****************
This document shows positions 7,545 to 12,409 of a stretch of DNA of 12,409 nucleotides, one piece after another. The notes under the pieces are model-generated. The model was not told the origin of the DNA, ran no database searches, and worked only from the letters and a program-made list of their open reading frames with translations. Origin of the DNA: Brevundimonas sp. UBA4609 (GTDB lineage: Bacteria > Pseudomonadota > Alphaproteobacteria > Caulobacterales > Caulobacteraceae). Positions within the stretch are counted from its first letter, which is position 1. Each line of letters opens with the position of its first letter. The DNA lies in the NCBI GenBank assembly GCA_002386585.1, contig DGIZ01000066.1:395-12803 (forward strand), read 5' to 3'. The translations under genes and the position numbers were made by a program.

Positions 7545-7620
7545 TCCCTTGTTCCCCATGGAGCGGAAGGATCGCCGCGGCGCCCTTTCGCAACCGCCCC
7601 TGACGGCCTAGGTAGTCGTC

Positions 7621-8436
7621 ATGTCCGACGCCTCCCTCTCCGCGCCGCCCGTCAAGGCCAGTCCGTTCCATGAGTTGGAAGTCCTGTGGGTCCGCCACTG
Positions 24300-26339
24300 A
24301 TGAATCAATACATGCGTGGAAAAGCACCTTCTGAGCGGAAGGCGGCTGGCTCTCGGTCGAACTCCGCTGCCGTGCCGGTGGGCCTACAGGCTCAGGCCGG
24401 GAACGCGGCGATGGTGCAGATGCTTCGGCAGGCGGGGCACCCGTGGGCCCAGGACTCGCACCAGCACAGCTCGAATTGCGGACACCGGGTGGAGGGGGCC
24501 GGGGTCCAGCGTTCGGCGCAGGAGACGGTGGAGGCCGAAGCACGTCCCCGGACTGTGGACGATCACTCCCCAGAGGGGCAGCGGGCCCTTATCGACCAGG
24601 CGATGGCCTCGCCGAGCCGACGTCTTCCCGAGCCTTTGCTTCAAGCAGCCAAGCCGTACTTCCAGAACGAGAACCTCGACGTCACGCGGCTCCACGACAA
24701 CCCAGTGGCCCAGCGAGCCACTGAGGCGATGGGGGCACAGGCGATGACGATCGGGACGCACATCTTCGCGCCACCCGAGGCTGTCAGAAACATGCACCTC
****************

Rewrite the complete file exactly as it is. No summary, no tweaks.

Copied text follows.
This document shows positions 7,545 to 12,409 of a stretch of DNA of 12,409 nucleotides, one piece after another. The notes under the pieces are model-generated. The model was not told the origin of the DNA, ran no database searches, and worked only from the letters and a program-made list of their open reading frames with translations. Origin of the DNA: Brevundimonas sp. UBA4609 (GTDB lineage: Bacteria > Pseudomonadota > Alphaproteobacteria > Caulobacterales > Caulobacteraceae). Positions within the stretch are counted from its first letter, which is position 1. Each line of letters opens with the position of its first letter. The DNA lies in the NCBI GenBank assembly GCA_002386585.1, contig DGIZ01000066.1:395-12803 (forward strand), read 5' to 3'. The translations under genes and the position numbers were made by a program.

Positions 7545-7620
7545 TCCCTTGTTCCCCATGGAGCGGAAGGATCGCCGCGGCGCCCTTTCGCAACCGCCCC
7601 TGACGGCCTAGGTAGTCGTC

Positions 7621-8436
7621 ATGTCCGACGCCTCCCTCTCCGCGCCGCCCGTCAAGGCCAGTCCGTTCCATGAGTTGGAAGTCCTGTGGGTCCGCCACTG
Positions 24300-26339
24300 A
24301 TGAATCAATACATGCGTGGAAAAGCACCTTCTGAGCGGAAGGCGGCTGGCTCTCGGTCGAACTCCGCTGCCGTGCCGGTGGGCCTACAGGCTCAGGCCGG
24401 GAACGCGGCGATGGTGCAGATGCTTCGGCAGGCGGGGCACCCGTGGGCCCAGGACTCGCACCAGCACAGCTCGAATTGCGGACACCGGGTGGAGGGGGCC
24501 GGGGTCCAGCGTTCGGCGCAGGAGACGGTGGAGGCCGAAGCACGTCCCCGGACTGTGGACGATCACTCCCCAGAGGGGCAGCGGGCCCTTATCGACCAGG
24601 CGATGGCCTCGCCGAGCCGACGTCTTCCCGAGCCTTTGCTTCAAGCAGCCAAGCCGTACTTCCAGAACGAGAACCTCGACGTCACGCGGCTCCACGACAA
24701 CCCAGTGGCCCAGCGAGCCACTGAGGCGATGGGGGCACAGGCGATGACGATCGGGACGCACATCTTCGCGCCACCCGAGGCTGTCAGAAACATGCACCTC